Although Carnival (NYSE:CCL) could survive the novel coronavirus crisis, it could also easily go bankrupt. For that reason, investors should avoid CCL stock. I recommend that those looking for a high-risk, high-return play on a resurgence of the travel sector stick to airlines.
The airlines are much better capitalized, can receive additional funds from the government, are much more essential to consumers, and are showing many more meaningful, imminent green shoots than Carnival.
After examining all of Carnival’s debts and the money it has raised from bonds, a Seeking Alpha columnist determined that the cruise line operator “will have sufficient cash to make it through the year, although barely.” The problem is that a vaccine for the coronavirus is not likely to be developed for 12-18 months. And some say that a vaccine may never be developed.
As a result, Carnival’s current cash may not be sufficient to keep the company afloat until demand for cruises reach even 30%-40% of its pre-pandemic levels. And since it appears that Carnival will not be able to access government funds, there’s a good chance that it will have to declare bankruptcy.
Will Carnival Survive?
I’m not saying Carnival is definitely doomed. I think there’s a good chance that Gilead’s (NASDAQ:GILD) remdesivir and other drugs can lower the coronavirus death rate to the point where most people are no longer very scared of the virus. I also believe there’s a decent possibility that the herd immunity phenomenon and favorable mutations in the virus will make it much weaker and limit its spread in the fall and winter.
If those scenarios unfold, demand for cruises could jump tremendously by the fall, making CCL stock a great buy now. And it’s even possible that the sector could benefit from a rebound in the summer as the virus’ spread falls sharply in the warm weather. But, given the disastrous experiences of many people who took cruises in February and March, I wouldn’t count on the latter scenario unfolding.
Airlines Can Stay in Business Longer
The airlines are in much better position to withstand the crisis than Carnival. Barclays, which is actually fairly pessimistic on the sector, wrote that the funds already provided by the government “should get carriers through early 2021, at a minimum.” That sounds like the airlines will be able to stay in business through the first quarter of 2021. Thus, the airlines have a much better chance of hanging on until a vaccine arrives than Carnival.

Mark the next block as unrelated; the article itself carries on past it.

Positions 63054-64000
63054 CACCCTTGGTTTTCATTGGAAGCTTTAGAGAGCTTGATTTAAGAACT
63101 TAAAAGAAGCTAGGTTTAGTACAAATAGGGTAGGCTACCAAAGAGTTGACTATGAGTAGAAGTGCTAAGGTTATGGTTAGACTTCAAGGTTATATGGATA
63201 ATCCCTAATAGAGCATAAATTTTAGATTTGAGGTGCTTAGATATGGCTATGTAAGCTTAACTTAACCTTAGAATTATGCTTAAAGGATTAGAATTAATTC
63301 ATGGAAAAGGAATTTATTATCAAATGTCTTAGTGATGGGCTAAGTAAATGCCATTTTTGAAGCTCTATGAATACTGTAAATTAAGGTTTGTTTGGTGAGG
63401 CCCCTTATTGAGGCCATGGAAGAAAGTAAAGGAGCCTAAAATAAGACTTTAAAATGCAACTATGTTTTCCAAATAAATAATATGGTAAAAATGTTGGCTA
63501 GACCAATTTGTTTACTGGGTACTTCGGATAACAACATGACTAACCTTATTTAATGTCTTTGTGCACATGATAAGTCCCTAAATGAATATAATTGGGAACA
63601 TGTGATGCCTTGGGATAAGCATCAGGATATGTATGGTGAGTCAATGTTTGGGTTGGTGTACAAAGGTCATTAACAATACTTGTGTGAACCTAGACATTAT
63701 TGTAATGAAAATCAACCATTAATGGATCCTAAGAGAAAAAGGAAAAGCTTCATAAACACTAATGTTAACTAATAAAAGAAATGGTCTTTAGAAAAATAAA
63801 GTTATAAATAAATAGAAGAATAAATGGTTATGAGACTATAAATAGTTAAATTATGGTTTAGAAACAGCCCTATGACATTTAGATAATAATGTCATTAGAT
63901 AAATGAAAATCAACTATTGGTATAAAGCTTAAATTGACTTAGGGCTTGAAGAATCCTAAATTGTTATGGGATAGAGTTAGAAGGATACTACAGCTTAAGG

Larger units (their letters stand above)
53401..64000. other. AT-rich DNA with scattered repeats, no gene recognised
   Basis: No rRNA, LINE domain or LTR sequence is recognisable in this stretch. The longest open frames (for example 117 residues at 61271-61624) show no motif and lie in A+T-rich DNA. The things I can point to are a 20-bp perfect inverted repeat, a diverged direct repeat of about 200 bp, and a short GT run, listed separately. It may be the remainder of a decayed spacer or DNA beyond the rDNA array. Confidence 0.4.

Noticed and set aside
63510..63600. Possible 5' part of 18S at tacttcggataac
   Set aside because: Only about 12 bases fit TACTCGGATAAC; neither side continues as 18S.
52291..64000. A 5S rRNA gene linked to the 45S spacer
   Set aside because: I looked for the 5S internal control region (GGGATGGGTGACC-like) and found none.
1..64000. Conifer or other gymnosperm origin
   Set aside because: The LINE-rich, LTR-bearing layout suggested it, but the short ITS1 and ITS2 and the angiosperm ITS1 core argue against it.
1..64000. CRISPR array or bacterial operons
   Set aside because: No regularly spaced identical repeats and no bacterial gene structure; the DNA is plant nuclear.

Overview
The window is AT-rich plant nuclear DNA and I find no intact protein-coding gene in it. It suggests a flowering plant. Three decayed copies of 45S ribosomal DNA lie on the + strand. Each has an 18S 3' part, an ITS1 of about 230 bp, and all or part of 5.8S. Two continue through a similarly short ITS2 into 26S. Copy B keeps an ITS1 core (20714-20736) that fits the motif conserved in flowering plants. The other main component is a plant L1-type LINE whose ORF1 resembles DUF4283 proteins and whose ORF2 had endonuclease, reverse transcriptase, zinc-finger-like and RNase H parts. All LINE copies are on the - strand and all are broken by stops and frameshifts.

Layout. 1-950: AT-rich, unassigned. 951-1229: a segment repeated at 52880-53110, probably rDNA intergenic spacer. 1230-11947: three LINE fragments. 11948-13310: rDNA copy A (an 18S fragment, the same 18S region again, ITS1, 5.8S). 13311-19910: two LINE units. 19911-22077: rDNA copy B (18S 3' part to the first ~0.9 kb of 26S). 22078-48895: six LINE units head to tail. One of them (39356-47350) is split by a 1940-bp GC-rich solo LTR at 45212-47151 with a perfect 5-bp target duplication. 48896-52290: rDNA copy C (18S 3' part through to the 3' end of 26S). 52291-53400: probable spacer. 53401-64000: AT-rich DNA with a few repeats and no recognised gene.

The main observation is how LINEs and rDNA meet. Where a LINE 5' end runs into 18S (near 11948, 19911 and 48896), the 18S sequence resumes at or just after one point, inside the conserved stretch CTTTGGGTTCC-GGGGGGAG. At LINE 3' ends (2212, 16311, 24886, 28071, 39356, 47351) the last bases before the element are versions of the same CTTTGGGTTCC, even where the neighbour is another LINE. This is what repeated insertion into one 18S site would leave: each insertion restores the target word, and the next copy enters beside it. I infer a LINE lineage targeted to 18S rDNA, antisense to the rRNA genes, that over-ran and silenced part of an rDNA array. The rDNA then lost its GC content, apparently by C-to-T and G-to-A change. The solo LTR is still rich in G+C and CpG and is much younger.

And, certainly if a vaccine is close to being ready, the government will provide enough aid to the airlines to tide them over until the vaccine can be administered.
During the last week of April, the number of airline passengers surged around 30% from the low point of 95,000 earlier in the month, reaching 154,695 on April 30, the highest total since March 29. And Jude Bricker, CEO of Sun Country Airlines said, “destinations where golf or family activities can still occur are seeing a gradual return of demand.” So although air travel remains at extremely low levels, the sector looks like it’s already on the road to recovery.
Meanwhile, a recent survey of Texans found that 28% were likely to fly by July 30. Among those between 25 and 35, 34% said they’d likely fly before July 30. In the 35-44 age group, the percentage came in at 27%. So around 30% of people in their prime earning and travel years are already ready to fly. As the deaths from the virus drop beginning in June, that percentage will likely rise meaningfully.
Cruise Wear is Nowhere
The cruise sector, by contrast, the only “green shoots” I’ve seen involve 2021 data. And as we’ve seen, by that time CCL stock could be wiped out.
And, as I’ve pointed out previously, it makes sense that people would be willing to fly way before they’ll take cruises. First, it’s very time consuming to travel to different parts of the country or the world without taking a plane, while cruises are just one of many vacation options. Secondly, many of the people who took cruises during the coronavirus crisis suffered horrible experiences, while nobody has had a horrible, prolonged experience on a plane. Finally, no one is going to be able to fit in their cruise wear wardrobe after staying at home for so long.
Bottom Line on CCL Stock
Since Carnival’s current funds only look set to last until the end of 2020 and there’s a good possibility that its revenue will not meaningfully bounce back before then, there’s a good chance that Carnival will declare bankruptcy.
By contrast, airlines can hang on significantly longer with their current funding and can easily get additional funds from the government, if necessary. As a result, airlines have a much better chance than Carnival of hanging on until a vaccine is administered or the virus largely disappears. Moreover, the airlines, unlike the cruise industry, are already showing green shoots. As a result, I recommend selling CCL stock and buying shares of the major airlines, including Southwest (NYSE:LUV) and Delta (NYSE:DAL).
As of this writing, Larry Ramer owned shares of GILD stock. Larry Ramer has conducted research and written articles on U.S. stocks for 13 years. He has been employed by The Fly and Israel’s largest business newspaper, Globes. Larry began writing columns for InvestorPlace in 2015. Among his highly successful, contrarian picks have been GE, solar stocks, and Snap. You can reach him on StockTwits at @larryramer.